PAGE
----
Central Institute for Higher Tibetan Studies Golden Jubilee Celebrations
January 1, 2018
Vice-Chancellor Geshe Ngawang Samten began his welcome address by paying his respects to His Holiness and other dignitaries among the guests. He recalled that in 1959 His Holiness and about 80,000 Tibetans arrived in India as Tibetan religion and culture came under attack in their homeland. As a result of His Holiness’s far-sighted vision, schools were established to educate children and settlements were set up so groups of Tibetans could preserve their identity. The Government of India provided fulsome support.
In due course, Prime Minister Jawarhalal Nehru also lent his support to the founding of an Institute of Higher Education, which was launched in affiliation with the Sampurnanand Sanskrit University in 1968. Zong Rinpoche served as Principal for the first three years and he was followed by Samdhong Rinpoche, who served for 30 years. Renowned scholars, such as Pt Upadhyaya and Smt Kapila Vatsyayan contributed to the development of the Institute. The intention was to produce students who were wise, skilled and also kind, motivated to contribute to society. They were encouraged to aim high.
Another early purpose of the Institute was the restoration in Sanskrit and translation into Hindi of classic texts that had been translated into Tibetan. So far about 80 such texts have been completed. Another 100 or so have been translated from Sanskrit into Hindi and English. There have also been efforts to revive the Indian tradition of debating different philosophical points of view. Results of research into the Tibetan medical tradition have been encouraging. A centre has been opened to focus on the study and history of Tibetan literature. In addition a substantial project is envisaged with the Government of Bihar to translate the entire collection of texts that Rahul Sankrityayan brought out of Tibet.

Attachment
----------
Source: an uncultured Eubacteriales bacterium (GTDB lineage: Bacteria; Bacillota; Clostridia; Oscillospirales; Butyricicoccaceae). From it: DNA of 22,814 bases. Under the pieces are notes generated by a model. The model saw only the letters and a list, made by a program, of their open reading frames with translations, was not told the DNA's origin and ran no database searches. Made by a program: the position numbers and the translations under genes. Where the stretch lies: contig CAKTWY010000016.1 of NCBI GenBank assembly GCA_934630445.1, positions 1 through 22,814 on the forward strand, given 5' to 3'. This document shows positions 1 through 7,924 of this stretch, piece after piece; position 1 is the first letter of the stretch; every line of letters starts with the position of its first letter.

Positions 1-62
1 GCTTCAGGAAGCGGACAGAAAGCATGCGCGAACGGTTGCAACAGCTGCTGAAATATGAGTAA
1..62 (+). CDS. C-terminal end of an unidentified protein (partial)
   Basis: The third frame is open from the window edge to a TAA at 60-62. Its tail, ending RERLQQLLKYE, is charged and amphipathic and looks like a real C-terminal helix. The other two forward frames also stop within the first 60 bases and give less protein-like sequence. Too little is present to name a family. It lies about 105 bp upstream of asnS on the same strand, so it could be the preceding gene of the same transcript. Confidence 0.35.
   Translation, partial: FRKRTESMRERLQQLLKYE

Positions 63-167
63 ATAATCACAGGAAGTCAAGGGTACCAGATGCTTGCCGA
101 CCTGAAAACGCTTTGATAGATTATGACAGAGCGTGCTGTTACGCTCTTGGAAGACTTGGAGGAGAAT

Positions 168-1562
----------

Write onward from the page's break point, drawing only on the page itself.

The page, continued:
A Summer School has been established to enable students to extend their experience. Plans are afoot to set up branches of the Institute in different parts of India. Related to this are plans to extend teacher training.
The Vice-Chancellor expressed deep thanks and appreciation to His Holiness for giving so many people hope. He also expressed gratitude to the Government of India for its consistent support over the last 50 years. He concluded his speech with the information that the Minister of Culture, who is also the Chancellor, and the Additional Secretary, Ministry of Culture, had been prevented from attending the ceremony because of delayed flights.
His Holiness released first the Golden Jubilee Souvenir book and then a shelf-full of the Institute’s other publications.
The Institute offered symbols of gratitude to His Holiness, the Government of India, the Ministry of Culture, and the Kashag, as well as to Ven Samdhong Rinpoche and Dr Smt Kapila Vatsyayan. Alumni of the Institute then offered symbols of gratitude to His Holiness, the Government of India, Prof Samdhong Rinpoche and Dr Smt Kapila Vatsyayan, as well as an array of retired teachers.
The Minister of Culture’s message was read by Prof Deo Raj Singh, following which Speaker of the Assembly of Tibetan People’s Deputies, Khenpo Sonam Tenphel addressed the gathering in Tibetan.
Sikyong Dr Lobsang Sangay congratulated CIHTS on its 50th anniversary on behalf of the CTA. He lauded the former teachers for their contribution to the Institute’s development and complimented the Vice-Chancellor for his leadership. He praised Ven Samdhong Rinpoche for the 30 years of his life he dedicated to the Institute. As to the future, he encouraged students and teachers to heed His Holiness’s example in promoting human values and inter-religious harmony, seeking to keep Tibetan language, religion and culture alive, while speaking up for the protection of Tibet’s natural environment, and lastly the reviving of ancient Indian knowledge here in India.